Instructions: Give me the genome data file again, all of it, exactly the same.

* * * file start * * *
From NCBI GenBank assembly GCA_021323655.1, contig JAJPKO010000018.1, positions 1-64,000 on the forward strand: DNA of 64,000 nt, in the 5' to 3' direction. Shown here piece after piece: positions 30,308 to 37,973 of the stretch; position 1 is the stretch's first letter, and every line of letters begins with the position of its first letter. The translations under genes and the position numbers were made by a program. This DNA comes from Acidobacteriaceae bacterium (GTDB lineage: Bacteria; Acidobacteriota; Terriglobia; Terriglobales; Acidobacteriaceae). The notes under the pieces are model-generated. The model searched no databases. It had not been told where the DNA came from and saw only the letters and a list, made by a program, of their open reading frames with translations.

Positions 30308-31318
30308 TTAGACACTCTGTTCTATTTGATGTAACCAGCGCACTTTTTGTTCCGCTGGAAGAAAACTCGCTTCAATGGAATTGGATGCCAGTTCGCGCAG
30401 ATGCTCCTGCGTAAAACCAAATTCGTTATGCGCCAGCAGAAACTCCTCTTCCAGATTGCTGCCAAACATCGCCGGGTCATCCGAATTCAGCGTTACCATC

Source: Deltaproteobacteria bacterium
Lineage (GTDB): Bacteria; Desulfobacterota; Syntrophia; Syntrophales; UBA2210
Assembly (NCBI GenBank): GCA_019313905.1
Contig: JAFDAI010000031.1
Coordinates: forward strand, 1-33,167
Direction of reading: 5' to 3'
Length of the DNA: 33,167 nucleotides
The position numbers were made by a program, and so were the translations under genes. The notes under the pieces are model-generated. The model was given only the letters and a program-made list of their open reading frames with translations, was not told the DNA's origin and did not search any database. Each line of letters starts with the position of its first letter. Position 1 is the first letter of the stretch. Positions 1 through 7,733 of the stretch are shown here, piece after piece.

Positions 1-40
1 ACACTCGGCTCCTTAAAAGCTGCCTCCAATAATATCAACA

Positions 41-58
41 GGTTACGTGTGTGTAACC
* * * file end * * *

From NCBI GenBank assembly GCA_021323655.1, contig JAJPKO010000018.1, positions 1-64,000 on the forward strand: DNA of 64,000 nt, in the 5' to 3' direction. Shown here piece after piece: positions 30,308 to 37,973 of the stretch; position 1 is the stretch's first letter, and every line of letters begins with the position of its first letter. The translations under genes and the position numbers were made by a program. This DNA comes from Acidobacteriaceae bacterium (GTDB lineage: Bacteria; Acidobacteriota; Terriglobia; Terriglobales; Acidobacteriaceae). The notes under the pieces are model-generated. The model searched no databases. It had not been told where the DNA came from and saw only the letters and a list, made by a program, of their open reading frames with translations.

Positions 30308-31318
30308 TTAGACACTCTGTTCTATTTGATGTAACCAGCGCACTTTTTGTTCCGCTGGAAGAAAACTCGCTTCAATGGAATTGGATGCCAGTTCGCGCAG
30401 ATGCTCCTGCGTAAAACCAAATTCGTTATGCGCCAGCAGAAACTCCTCTTCCAGATTGCTGCCAAACATCGCCGGGTCATCCGAATTCAGCGTTACCATC

Source: Deltaproteobacteria bacterium
Lineage (GTDB): Bacteria; Desulfobacterota; Syntrophia; Syntrophales; UBA2210
Assembly (NCBI GenBank): GCA_019313905.1
Contig: JAFDAI010000031.1
Coordinates: forward strand, 1-33,167
Direction of reading: 5' to 3'
Length of the DNA: 33,167 nucleotides
The position numbers were made by a program, and so were the translations under genes. The notes under the pieces are model-generated. The model was given only the letters and a program-made list of their open reading frames with translations, was not told the DNA's origin and did not search any database. Each line of letters starts with the position of its first letter. Position 1 is the first letter of the stretch. Positions 1 through 7,733 of the stretch are shown here, piece after piece.

Positions 1-40
1 ACACTCGGCTCCTTAAAAGCTGCCTCCAATAATATCAACA

Positions 41-58
41 GGTTACGTGTGTGTAACC